The SEC v. Ripple lawsuit is inching ahead with every passing day. Right after Ripple filed its Memorandum of Law in opposition to the SEC’s motion to strike on Thursday, the regulatory body reverted back with its own Memorandum of Law, one requesting the court to deny the individual defendants’ motions.
In the same, the SEC alleged that Ripple executive Chris Larsen “approved and directed” Ripple’s unregistered offers and sales of XRP. Claiming that he personally promoted XRP as an investment with an expectation of profit from Ripple’s efforts, the SEC asserted that Ripple’s exec was aware that Ripple’s offers of XRP were “investment contracts.”
According to the regulatory agency, Larsen was aware that such offers and sales could be “wrongful under certain circumstances.” It added,
“The Complaint pleads that Larsen was aware of his overall role in Ripple’s illegal distribution, that his own financial interests were aligned with Ripple’s interests and that he took steps to further them.”
As for Ripple CEO Brad Garlinghouse, the SEC alleged that he treated XRP like an investment and was incentivized to increase XRP’s trading price and volume. According to the same, Garlinghouse “understood the nature of the asset” and made extensive sales to “monetize” his compensation. The aforementioned submission also blamed the execs for violating Section 5.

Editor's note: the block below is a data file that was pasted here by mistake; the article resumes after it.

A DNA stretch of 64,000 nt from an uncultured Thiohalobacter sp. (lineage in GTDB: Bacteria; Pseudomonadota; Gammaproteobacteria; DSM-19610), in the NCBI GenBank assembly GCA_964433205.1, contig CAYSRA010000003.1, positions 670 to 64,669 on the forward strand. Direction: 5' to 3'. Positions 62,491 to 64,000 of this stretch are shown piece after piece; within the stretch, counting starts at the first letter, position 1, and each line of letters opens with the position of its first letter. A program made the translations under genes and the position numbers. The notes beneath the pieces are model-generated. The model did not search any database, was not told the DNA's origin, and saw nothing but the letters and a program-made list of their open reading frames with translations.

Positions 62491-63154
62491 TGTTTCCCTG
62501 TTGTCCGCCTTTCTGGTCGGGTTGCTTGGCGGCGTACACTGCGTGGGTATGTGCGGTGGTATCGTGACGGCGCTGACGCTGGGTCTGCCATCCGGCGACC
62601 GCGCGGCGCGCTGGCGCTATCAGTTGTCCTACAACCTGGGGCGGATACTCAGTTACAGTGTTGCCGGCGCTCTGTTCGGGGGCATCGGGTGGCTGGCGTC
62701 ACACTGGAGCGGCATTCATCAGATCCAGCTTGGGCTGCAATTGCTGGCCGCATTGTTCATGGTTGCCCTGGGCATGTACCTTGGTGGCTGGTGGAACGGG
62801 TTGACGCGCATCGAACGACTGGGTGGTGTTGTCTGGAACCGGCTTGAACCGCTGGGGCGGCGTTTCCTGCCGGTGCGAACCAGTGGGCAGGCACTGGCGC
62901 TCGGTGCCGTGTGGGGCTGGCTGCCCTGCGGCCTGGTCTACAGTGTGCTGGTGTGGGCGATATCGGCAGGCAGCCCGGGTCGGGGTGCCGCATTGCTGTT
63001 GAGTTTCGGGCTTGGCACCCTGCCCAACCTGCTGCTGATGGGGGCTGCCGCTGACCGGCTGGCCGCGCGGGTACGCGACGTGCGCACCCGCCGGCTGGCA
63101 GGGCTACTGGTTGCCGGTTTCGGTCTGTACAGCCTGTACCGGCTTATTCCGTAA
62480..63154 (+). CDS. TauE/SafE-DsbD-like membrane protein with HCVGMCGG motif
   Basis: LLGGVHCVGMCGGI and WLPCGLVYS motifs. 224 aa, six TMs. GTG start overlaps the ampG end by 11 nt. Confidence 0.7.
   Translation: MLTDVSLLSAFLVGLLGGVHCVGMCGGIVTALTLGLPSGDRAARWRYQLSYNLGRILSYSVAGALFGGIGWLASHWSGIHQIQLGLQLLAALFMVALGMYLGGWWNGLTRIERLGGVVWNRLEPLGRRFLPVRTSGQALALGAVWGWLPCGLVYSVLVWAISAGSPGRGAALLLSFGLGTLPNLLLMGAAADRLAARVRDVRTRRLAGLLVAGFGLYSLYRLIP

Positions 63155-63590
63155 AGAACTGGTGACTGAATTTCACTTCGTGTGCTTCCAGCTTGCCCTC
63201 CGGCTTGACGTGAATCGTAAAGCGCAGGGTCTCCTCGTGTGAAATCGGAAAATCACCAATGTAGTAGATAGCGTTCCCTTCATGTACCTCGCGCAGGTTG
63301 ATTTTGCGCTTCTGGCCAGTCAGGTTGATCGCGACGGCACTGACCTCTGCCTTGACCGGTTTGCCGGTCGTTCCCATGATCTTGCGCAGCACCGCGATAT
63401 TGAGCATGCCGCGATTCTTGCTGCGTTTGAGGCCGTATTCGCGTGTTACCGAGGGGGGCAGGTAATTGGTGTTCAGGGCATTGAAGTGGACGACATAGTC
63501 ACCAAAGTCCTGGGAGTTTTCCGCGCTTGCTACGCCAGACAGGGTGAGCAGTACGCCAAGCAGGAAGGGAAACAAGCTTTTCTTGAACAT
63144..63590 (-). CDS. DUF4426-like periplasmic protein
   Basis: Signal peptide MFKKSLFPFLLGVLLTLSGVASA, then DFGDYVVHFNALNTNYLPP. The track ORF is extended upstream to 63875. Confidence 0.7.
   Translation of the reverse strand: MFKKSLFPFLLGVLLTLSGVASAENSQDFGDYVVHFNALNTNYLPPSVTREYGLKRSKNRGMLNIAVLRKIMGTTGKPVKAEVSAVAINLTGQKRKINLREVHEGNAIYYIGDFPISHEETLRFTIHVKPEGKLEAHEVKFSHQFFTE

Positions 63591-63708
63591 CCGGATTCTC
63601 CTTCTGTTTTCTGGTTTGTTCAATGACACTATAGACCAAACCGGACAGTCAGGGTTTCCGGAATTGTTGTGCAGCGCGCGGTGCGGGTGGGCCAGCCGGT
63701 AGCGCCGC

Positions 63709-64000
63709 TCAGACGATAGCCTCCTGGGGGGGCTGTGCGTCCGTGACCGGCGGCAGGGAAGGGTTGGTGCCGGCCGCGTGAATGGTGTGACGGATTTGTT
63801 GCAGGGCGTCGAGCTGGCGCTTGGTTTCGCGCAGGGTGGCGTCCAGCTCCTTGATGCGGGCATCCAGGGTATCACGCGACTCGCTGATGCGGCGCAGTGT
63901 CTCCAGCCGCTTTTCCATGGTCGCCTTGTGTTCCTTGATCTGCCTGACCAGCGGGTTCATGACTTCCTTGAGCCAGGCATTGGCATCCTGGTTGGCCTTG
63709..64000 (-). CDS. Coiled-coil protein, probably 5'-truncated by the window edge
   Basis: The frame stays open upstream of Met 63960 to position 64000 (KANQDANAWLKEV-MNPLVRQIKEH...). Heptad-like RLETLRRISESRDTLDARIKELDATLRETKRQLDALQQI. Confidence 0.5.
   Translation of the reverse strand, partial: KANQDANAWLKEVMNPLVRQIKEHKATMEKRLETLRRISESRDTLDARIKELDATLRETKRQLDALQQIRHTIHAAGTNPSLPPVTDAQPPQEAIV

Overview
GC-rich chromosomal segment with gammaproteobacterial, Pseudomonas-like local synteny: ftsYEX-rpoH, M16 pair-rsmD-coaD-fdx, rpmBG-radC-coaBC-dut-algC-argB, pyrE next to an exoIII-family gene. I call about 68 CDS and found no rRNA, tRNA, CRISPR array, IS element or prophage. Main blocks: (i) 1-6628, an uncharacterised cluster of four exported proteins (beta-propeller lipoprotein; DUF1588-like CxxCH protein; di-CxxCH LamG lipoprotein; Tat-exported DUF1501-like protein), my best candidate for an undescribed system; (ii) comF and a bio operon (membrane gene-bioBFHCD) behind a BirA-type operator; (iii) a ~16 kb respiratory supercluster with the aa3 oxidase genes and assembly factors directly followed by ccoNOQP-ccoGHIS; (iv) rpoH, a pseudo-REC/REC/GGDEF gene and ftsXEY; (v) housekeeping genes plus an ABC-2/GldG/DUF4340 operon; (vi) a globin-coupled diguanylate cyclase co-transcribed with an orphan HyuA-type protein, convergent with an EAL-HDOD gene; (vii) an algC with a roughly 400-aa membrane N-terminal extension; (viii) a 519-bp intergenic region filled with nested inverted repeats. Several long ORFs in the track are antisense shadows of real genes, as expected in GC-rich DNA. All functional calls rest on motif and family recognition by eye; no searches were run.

The execs, in the SEC’s opinion, have been making “meritless arguments” in their own submissions.
In its latest filing, the SEC also reiterated an argument it had made previously, namely, “Knowledge means awareness of the underlying facts, not the labels that the law places on those facts.”
The defendants, the SEC finally argued, engaged in domestic offers and sales of securities that “failed to comply with regulations.” According to the SEC, the defendants and Ripple Labs made extensive “offers” of XRP to U.S investors through marketing statements on Ripple’s website, Twitter account, and YouTube channel, and U.S based finance programs, while also pointing out that they had discussed the risks and potential rewards of buying XRP.
Larsen, on the contrary, has previously argued that the SEC had not provided guidance in the digital asset space prior to 2017. The SEC, however, clarified that the claims for monetary compensation against Larsen were “timely” for conduct between 1 September 2015 to the date of filing the complaint. It argued,
“Larsen “explicitly acknowledged” that he was running risk that he would be considered the issuer of securities by the SEC in exchange for significant financial compensation… Larsen committed a discrete violation of Section 5 with each unregistered offer and each unregistered sale.”